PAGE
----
The personal mandate of the Heritage Foundation plan made its way into Romney’s health care reform package.  This allowed Romney to end discrimination in the health insurance market based upon the concept of “preexisting conditions”.  It also allowed for many previously uninsured Bay Staters to purchase coverage on the health care exchange thanks to government subsidies.  This health care exchange, enabled consumers to pick and choose the right health care policy for their families by presenting clear information regarding differences in benefits, premiums, deductable and other parameters.  Other beneficial reforms came into effect as well, such as a provision that enabled young adults to remain on their parent’s policy until their 26th birthday.
            With his two crowning achievements in the spheres of education and health care, Romney is a very compelling candidate for President.  The fact he accomplished both of these objectives without increasing the burden on Massachusetts’ taxpayers is simply incredible.  Governor Romney inherited a $1.5 Billion deficit and reversed it in four years, ultimately creating a surplus.

Thursday, 1 December 2011

Taxes and the 1%

Things have gotten really busy with my real life so I haven't updated this blog much. Nevertheless, I want to share this thought provoking opinion piece penned by Nick Hanauer.

Thursday, 9 June 2011

Why Laissez-Faire fails to control medical costs.

I just read a good piece in the Economist, which does a good job explaining why a Laissez-Faire policy will not control costs better than the advisory board set up by the PPACA.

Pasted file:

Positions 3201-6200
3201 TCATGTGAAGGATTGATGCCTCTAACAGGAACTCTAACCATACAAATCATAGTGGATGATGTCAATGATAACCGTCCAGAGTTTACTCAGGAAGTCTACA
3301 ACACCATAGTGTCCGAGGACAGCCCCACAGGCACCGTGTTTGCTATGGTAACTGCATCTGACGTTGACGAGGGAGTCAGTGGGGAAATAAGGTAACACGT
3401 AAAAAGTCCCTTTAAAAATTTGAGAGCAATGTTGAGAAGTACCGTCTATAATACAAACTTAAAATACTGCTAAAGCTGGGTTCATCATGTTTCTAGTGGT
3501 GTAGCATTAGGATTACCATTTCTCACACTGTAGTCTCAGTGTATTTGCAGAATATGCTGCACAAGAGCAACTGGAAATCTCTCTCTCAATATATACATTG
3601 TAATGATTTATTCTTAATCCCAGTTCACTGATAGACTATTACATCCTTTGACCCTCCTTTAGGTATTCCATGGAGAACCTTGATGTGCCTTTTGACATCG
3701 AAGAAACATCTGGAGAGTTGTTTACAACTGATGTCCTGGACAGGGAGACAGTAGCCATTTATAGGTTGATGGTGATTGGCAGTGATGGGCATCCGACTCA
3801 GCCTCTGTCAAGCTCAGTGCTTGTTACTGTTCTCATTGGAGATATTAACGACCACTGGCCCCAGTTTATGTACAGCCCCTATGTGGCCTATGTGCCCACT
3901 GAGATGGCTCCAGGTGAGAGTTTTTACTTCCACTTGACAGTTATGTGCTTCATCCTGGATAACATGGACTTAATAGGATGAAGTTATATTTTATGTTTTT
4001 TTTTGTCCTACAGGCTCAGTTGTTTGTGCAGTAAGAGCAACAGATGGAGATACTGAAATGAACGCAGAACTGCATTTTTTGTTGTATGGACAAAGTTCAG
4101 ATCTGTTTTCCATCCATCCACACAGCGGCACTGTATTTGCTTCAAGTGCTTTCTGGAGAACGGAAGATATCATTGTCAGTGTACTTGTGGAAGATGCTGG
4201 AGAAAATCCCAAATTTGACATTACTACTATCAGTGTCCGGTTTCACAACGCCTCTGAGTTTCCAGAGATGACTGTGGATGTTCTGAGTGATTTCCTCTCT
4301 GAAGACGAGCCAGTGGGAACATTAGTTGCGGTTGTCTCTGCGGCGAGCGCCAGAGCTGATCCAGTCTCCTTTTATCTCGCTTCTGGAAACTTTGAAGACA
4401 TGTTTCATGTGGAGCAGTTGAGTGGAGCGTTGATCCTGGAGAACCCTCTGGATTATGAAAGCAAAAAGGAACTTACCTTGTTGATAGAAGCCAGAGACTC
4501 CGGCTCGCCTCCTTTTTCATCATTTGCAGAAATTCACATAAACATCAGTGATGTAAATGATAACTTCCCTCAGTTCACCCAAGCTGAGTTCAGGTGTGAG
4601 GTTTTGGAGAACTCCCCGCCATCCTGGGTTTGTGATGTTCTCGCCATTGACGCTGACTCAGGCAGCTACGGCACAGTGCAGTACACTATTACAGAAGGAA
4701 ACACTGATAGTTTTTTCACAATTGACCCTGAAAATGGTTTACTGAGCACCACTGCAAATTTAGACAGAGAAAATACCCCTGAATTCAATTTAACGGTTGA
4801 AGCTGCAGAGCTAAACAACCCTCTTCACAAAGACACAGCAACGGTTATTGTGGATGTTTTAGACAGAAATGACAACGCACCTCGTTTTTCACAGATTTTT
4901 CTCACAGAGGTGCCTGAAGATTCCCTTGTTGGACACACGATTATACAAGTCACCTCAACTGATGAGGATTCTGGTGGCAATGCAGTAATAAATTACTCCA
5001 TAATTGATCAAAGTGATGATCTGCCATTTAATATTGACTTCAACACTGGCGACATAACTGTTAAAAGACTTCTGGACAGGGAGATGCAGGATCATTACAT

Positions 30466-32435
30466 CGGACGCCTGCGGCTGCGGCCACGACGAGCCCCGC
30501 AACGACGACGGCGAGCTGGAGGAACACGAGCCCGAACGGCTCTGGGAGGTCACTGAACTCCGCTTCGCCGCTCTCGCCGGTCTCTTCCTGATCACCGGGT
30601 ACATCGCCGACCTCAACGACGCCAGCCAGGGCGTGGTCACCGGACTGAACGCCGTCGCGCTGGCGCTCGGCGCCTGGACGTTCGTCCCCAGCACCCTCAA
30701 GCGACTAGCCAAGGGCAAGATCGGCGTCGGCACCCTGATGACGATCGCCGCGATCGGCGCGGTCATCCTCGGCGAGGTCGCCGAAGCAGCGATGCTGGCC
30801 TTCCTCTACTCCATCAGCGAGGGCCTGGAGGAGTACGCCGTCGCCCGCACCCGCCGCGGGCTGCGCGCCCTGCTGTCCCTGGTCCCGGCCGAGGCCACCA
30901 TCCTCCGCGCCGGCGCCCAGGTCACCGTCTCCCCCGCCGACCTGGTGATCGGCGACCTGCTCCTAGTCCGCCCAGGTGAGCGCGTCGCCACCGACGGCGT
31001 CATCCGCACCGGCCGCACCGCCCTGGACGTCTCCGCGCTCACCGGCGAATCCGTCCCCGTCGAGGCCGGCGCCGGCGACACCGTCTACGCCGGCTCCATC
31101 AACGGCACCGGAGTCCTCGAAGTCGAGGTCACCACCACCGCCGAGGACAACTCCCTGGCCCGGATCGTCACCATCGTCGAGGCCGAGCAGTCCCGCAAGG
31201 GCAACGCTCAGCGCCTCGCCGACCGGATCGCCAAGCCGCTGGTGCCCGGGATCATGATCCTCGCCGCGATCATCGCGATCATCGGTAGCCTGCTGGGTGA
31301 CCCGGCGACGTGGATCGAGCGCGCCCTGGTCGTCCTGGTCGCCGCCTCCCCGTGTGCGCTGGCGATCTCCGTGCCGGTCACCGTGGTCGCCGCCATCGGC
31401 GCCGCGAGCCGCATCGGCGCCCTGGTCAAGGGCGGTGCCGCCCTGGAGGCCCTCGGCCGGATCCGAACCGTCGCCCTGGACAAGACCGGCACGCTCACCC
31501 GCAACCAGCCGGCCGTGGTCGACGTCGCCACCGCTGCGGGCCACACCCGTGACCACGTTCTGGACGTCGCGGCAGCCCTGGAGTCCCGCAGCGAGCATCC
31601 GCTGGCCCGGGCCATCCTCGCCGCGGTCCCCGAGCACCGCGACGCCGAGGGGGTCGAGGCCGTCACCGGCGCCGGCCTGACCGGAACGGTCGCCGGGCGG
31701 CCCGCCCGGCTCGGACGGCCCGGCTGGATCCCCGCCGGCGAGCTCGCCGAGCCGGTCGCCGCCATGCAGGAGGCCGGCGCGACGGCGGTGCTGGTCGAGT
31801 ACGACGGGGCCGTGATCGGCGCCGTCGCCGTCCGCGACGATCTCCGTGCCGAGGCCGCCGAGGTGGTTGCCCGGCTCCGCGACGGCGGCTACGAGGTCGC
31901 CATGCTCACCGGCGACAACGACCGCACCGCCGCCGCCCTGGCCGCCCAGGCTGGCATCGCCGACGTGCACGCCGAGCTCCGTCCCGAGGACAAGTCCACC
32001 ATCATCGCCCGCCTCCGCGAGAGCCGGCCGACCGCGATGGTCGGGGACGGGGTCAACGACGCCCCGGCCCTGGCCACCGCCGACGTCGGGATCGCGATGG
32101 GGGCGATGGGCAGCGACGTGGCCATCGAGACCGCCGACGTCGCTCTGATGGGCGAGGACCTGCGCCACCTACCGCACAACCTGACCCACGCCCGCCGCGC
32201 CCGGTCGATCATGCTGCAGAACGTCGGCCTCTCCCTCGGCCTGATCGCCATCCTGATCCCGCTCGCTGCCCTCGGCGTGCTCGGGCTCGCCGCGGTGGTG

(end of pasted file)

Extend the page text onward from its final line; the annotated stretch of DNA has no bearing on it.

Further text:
Credit Ezra Klein for the link.

Saturday, 30 April 2011

Keynes & Hayek

The folks at have put together another amazing music video explaining the economic ideas of Lord John Maynard Keynes & Frederich A. Hayek.

Here is the new video:

Here is the first video:

GOP's subsidy problem

David Jenkins recently posted an article discussing the hypocrisy problem facing the GOP over subsidies over the fossil fuel industry. Conservatism has long played the game of saying one will shrink government while in actuality growing it. Now the GOP is trying to reform itself and put its rhetoric into action. I'm still interested in seeing how this plays out.

Tuesday, 5 April 2011

A Bold New Experiemt

GOP house budget chairman Paul Ryan has finally endorsed the essence of last year's health care reform law. His plan phases out the current single payer health care systems that exists for old people and poor people (AKA Medicare and Medicaid respectively). These single payer programs are to be replaced with vouchers to allow recipients purchase care in the market. Ryan appears confident that this will work despite the boondoggle that was Medicare Advantage.

I'm glad to hear the GOP is now actually serious about implementing their ideology of decreasing government spending. Limiting cuts to cover just non-defense discretionary spending while entitlements go untouched just screams hypocrisy. Ryan's budget shows that the GOP is serious about cutting entitlements, thereby ending the 70+year experiment started by FDR.

Although I'm not the sort of person who desires capping government spending at 20% of GDP (25% seems more appropriate in my mind for peacetime), I am glad to see that the Republicans are putting money where their mouths are; personally I'd enjoy seeing Ryan's proposal enacted just to see how it turns out. Maybe I'm being a bit selfish because I know the entitlement cuts probably won't impact me much, but fair is fair. I'm certainly never going to enjoy a single payer health plan when I turn 65 in 2054, so why should baby boomers enjoy such benefits?

If Ryan's plan does get enacted, I have no clue what the reaction will be. Will so-called conservatives rejoice now that they have slain the beast? Or will they whine in the streeets when they discover how many government benefits have been taken away from them?

If only we could cut farm subsidies and enact a carbon tax, then I'd be thrilled.